(It feels fiercely, finally right to have this work again. This is what he's made to do; this is something that matters; this is a bright flame of hope flaring into conflagration inside his heart.)

He writes. He thinks more. The spartan, lamp-lit room around him fades away; in his head are tactics, contacts, mud and mire and gunpowder stores, the blood of his friends, all the dozens of interlocking pieces that form the puzzle of a revolution.

He sleeps, because he knows he must. But only lightly, and not for too long.

When the knock comes the next morning, he's sitting at his desk in his shirtsleeves, going over the matter yet again in his head. He rises and goes to let Bossuet in.
pro_patria_mortuus: (the people have not stirred)
[Shortly before.]

There is a table of the sort that appears in libraries everywhere: dark wood, of heavy construction, somewhat abused by pen marks and scuffs; matching chairs; a small lamp, electric, with a gold chain and a shade of green glass. A few others of its kind are placed around it, all empty. Beyond, bookshelves, lamps, shadows.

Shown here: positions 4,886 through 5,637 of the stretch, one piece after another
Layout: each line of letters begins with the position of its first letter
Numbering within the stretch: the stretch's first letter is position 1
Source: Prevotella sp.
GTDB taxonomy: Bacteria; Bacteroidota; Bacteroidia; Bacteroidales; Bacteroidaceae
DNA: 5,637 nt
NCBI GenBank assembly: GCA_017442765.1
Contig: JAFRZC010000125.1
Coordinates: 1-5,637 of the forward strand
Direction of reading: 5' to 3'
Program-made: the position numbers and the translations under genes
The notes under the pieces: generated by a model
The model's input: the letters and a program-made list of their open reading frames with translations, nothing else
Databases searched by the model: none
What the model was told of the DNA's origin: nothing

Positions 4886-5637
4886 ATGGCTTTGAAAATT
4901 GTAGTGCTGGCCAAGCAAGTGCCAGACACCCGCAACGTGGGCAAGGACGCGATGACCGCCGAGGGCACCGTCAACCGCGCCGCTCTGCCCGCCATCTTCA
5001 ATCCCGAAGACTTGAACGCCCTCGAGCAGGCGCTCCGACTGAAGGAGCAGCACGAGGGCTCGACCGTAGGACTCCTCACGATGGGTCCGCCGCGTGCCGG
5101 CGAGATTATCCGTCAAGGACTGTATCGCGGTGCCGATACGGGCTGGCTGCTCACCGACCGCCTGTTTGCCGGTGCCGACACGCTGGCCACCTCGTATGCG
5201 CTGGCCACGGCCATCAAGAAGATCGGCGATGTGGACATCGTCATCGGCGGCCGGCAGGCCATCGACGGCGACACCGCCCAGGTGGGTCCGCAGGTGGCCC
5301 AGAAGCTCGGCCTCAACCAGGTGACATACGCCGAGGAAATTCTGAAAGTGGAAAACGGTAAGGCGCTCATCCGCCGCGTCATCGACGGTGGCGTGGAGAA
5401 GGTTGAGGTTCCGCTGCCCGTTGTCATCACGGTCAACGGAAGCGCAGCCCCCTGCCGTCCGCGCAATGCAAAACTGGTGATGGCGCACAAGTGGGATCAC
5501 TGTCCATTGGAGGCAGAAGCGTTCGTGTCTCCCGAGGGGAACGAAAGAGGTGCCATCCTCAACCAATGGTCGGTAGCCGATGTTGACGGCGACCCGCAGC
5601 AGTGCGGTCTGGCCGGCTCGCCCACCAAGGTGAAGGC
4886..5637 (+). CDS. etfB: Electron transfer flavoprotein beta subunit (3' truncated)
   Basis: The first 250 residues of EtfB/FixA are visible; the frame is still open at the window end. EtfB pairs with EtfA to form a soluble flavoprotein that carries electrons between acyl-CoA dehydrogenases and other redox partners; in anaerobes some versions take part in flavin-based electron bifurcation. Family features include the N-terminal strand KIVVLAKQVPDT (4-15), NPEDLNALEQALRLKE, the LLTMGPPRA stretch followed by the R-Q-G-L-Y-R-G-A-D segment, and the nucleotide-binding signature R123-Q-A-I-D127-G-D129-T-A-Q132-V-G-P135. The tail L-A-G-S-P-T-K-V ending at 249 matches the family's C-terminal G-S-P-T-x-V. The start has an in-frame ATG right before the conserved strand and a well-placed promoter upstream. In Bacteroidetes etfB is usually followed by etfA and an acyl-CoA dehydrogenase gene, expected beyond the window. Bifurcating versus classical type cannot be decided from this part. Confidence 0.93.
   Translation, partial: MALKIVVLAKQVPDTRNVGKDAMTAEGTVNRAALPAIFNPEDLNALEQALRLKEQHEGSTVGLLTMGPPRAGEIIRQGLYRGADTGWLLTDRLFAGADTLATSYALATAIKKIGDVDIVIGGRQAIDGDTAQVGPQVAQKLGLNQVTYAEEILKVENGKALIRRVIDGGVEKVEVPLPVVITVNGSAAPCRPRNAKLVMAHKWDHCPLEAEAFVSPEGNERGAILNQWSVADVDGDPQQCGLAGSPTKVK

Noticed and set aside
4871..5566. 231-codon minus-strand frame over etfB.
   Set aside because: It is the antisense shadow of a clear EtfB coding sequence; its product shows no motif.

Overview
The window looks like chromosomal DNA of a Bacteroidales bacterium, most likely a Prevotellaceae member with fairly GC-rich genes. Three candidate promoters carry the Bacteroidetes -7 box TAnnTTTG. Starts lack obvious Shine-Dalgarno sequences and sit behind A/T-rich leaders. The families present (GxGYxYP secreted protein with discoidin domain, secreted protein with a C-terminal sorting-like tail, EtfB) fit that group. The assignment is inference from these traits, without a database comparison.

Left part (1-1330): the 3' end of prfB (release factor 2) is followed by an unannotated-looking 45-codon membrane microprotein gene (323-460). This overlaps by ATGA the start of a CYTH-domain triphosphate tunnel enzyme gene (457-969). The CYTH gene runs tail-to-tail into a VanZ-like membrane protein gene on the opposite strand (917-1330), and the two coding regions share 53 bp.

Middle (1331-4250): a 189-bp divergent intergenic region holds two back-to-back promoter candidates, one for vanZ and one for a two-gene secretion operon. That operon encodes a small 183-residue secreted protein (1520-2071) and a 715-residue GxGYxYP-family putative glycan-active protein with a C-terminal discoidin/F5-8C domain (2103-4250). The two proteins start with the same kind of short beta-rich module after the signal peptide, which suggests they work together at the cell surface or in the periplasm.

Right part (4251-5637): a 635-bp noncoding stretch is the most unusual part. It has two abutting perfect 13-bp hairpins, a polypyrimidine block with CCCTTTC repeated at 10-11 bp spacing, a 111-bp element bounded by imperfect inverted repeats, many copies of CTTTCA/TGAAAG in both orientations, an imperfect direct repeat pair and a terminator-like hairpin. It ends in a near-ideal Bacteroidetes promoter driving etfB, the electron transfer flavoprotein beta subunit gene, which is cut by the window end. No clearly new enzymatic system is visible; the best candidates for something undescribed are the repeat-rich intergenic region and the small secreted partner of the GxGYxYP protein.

Enjolras sits straight-backed, and very still. A book lies open before him. On the visible page is a detailed account, in merciless blocks of type, of the events of 1915. He will read on -- he must read on -- but not in this moment.

His eyes are dry and burning, though his face bears the mark of earlier tears. His gaze is fixed upon a bookshelf, unseeing. In his head, in his heart, a tempest.
pro_patria_mortuus: Enjolras in profile, head bowed, rifle in hand. (marble lover of liberty)
Enjolras goes often enough to the library. Its geography is peculiar, its collection vast, its organization impenetrable; the librarians are sometimes of assistance, sometimes less so. He does not always ask. His interests are narrow, but he will read anything within them, and his spare time for reading is far more copious than he'd like. He finds books to occupy himself.

(Every library has a connection to L-Space buried deep within its stacks, but at Milliways that connection is naturally quite close to the surface. This is not a concept with which Enjolras is familiar.)